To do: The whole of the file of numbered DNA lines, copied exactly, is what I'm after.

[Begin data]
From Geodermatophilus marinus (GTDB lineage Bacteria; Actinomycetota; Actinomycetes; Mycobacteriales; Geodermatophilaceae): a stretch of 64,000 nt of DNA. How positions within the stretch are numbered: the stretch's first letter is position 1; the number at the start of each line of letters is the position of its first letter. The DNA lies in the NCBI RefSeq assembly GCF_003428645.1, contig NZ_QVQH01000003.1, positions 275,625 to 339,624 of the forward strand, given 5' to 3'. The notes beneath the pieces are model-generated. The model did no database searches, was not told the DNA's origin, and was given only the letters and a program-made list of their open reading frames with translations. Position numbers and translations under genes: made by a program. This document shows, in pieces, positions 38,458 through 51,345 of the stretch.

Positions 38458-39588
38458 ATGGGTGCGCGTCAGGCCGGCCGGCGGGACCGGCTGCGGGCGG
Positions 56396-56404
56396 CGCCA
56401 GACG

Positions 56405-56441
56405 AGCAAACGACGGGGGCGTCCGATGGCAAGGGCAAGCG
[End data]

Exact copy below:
From Geodermatophilus marinus (GTDB lineage Bacteria; Actinomycetota; Actinomycetes; Mycobacteriales; Geodermatophilaceae): a stretch of 64,000 nt of DNA. How positions within the stretch are numbered: the stretch's first letter is position 1; the number at the start of each line of letters is the position of its first letter. The DNA lies in the NCBI RefSeq assembly GCF_003428645.1, contig NZ_QVQH01000003.1, positions 275,625 to 339,624 of the forward strand, given 5' to 3'. The notes beneath the pieces are model-generated. The model did no database searches, was not told the DNA's origin, and was given only the letters and a program-made list of their open reading frames with translations. Position numbers and translations under genes: made by a program. This document shows, in pieces, positions 38,458 through 51,345 of the stretch.

Positions 38458-39588
38458 ATGGGTGCGCGTCAGGCCGGCCGGCGGGACCGGCTGCGGGCGG
Positions 56396-56404
56396 CGCCA
56401 GACG

Positions 56405-56441
56405 AGCAAACGACGGGGGCGTCCGATGGCAAGGGCAAGCG